How Tattooing Slowly Became the Most Influential Art Form of the 21st Century
The History of How Prison Art Became Popular, and Why People Choose to Ink Themselves
Tattoos are one of the most common ways people choose to express themselves in the 21st century, but not too long ago, it was considered a shameful act, done only by the criminal outlaws. So what made people re-center their view on what was initially called "prison art"and market what is now one of the most successful industries in the world? To answer such a question is no easy task. For us to understand why tattooing has become such a popular art form we must dive into its rich history of design and innovation.
The earliest form of tattooing was present in many aboriginal and Native cultures, but the art form itself was not nearly as popularized in the new world all the way up until the 1960s. Japan, known for its intricate style of tattooing, was one of the pioneers in making complex artworks that were transferred to the skin. This Japanese style was called "Yakuza" or "Irezuki," and involved a tool that was much harder to use, and a lot more painful than the modern electric tattoo machine—traditional Japanese tattoos were done with a stick that held together over ten needles, and are still done the same way in certain parts of Japan. The first modern electric tattoo machine was invented in 1891 by Samuel O'Reilly, but it wasn't truly mastered until the American tattoo revolution of the 1960’s. Some well-known names who introduced this form of art to the general public were Sailor Jerry and Ed Hardy who are both known for their American Traditional style of tattooing that still lives on to this day.
Today, tattoo artists have reimagined tattoo art by patenting their own style which can range from Japanese, American Traditional, Neo-Traditional, Geometric, Blackwork, Colour work, Realism and Minimalism just to name a few. Platforms such as Instagram and Snapchat have become the new artist portfolios, and it is through these medias that people are reaching out to tattoo artists and becoming more and more interested in the art, sometimes traveling over hundreds of miles just to get tattooed by a certain artist who has mastered his or her craft. Initially, tattoos were meant to have meaning—prison tattoos were symbolic of crimes and aboriginal ink was symbolic of hierarchical status. Today's tattoo world has seen a massive shift—many come to get tattoos with no meaning and view it as an appreciation for art and its creator. Apart from the art losing meaning, it has become more socially acceptable for women to get tattooed and enter the industry (although it is still heavily male-dominated). Every year, new tattoo trends are introduced. Therefore artists must stay versatile in order to keep the consumers interested. Just like the trashy cartoon stars and treble clefs dominated pop culture in the early 2000s, today’s tattoo world is focused on minimalism. From celebrity promotion to regular client interaction, minimalistic tattoo artists like Curt Montgomery and Mr. K are gaining massive worldwide recognition, setting the bar higher than ever for competing artists.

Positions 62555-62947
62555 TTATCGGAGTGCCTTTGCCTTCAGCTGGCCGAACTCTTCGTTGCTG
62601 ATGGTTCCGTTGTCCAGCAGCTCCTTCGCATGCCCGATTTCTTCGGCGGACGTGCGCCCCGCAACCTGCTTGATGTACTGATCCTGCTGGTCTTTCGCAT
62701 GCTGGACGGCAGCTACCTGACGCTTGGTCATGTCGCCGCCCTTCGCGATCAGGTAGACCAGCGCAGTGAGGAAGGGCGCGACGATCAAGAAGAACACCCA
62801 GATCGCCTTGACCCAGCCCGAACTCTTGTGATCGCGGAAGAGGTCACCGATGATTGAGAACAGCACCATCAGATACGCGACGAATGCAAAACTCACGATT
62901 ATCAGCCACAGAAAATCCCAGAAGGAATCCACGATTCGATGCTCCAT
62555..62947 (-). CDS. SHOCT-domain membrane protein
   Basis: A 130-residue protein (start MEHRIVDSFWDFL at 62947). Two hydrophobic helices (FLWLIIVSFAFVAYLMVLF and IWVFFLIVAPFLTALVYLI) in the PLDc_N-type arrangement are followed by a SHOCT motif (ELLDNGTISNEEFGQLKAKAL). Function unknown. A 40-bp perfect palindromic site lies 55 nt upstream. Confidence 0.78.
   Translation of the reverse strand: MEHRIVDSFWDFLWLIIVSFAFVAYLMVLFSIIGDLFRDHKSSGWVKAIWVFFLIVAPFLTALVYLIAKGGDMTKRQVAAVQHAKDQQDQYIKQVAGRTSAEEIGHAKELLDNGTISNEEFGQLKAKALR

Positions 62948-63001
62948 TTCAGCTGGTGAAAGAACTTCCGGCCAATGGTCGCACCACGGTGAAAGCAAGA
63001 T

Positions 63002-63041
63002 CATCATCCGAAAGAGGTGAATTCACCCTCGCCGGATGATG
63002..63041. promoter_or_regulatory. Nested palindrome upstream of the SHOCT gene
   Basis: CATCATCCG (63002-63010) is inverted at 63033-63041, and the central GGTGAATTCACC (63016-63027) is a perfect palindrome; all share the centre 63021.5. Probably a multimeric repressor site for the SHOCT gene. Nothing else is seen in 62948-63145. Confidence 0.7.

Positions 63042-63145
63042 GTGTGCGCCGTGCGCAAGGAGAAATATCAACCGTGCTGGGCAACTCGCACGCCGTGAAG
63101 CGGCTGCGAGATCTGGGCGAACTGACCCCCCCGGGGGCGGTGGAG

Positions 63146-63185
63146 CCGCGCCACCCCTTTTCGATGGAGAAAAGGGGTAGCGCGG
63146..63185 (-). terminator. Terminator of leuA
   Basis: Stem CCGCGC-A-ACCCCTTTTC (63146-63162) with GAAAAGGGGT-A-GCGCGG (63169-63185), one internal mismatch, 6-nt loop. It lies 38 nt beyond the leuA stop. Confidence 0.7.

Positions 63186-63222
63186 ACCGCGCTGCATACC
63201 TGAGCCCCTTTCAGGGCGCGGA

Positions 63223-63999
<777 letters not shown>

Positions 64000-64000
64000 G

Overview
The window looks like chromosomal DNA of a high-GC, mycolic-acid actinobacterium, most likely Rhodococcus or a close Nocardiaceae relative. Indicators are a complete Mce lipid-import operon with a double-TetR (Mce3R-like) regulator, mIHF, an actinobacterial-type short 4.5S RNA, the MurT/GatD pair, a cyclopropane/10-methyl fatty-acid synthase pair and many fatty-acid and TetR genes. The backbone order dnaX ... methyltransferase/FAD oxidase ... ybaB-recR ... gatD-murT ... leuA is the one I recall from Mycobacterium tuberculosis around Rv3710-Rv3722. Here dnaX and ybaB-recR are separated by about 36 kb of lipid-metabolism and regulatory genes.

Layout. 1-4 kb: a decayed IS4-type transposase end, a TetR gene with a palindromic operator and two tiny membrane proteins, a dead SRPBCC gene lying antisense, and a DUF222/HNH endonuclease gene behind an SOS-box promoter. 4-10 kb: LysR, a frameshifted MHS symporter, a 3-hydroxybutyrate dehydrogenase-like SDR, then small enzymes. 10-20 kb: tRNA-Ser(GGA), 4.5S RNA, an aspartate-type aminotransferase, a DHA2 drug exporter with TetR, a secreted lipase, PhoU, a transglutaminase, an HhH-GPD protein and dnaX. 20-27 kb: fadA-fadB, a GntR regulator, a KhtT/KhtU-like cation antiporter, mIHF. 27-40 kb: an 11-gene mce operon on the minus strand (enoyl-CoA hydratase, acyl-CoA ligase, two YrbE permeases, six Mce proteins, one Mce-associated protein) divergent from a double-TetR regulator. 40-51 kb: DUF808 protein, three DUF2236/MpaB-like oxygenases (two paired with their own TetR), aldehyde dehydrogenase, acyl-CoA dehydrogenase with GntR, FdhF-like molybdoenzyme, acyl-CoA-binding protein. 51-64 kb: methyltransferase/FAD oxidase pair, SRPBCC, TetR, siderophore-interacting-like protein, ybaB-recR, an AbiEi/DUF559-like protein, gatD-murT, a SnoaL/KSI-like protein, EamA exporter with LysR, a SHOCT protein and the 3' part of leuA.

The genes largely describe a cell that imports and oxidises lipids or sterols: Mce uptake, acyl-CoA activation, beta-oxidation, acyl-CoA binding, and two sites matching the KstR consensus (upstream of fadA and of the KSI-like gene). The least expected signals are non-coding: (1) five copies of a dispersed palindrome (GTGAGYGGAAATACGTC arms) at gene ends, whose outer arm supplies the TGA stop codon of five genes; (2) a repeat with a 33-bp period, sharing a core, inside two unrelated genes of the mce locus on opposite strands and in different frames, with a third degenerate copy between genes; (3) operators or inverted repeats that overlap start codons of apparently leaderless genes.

So why is it that people are so interested in getting their entire bodies mapped out with intricate artwork and designs? For each individual, the answer may vary, but the majority of people gift their bodies to the art form either because of appreciation for art, commemoration to something they view as important, a symbol or symbolic reference, a form of self expression and self validation, or simply just to have a tattoo. With so many options of styles, shops, and artists, tattooing has become one of the most revolutionary art forms of all time, and each work of art is responsible for influencing a new generation of artists and human canvas.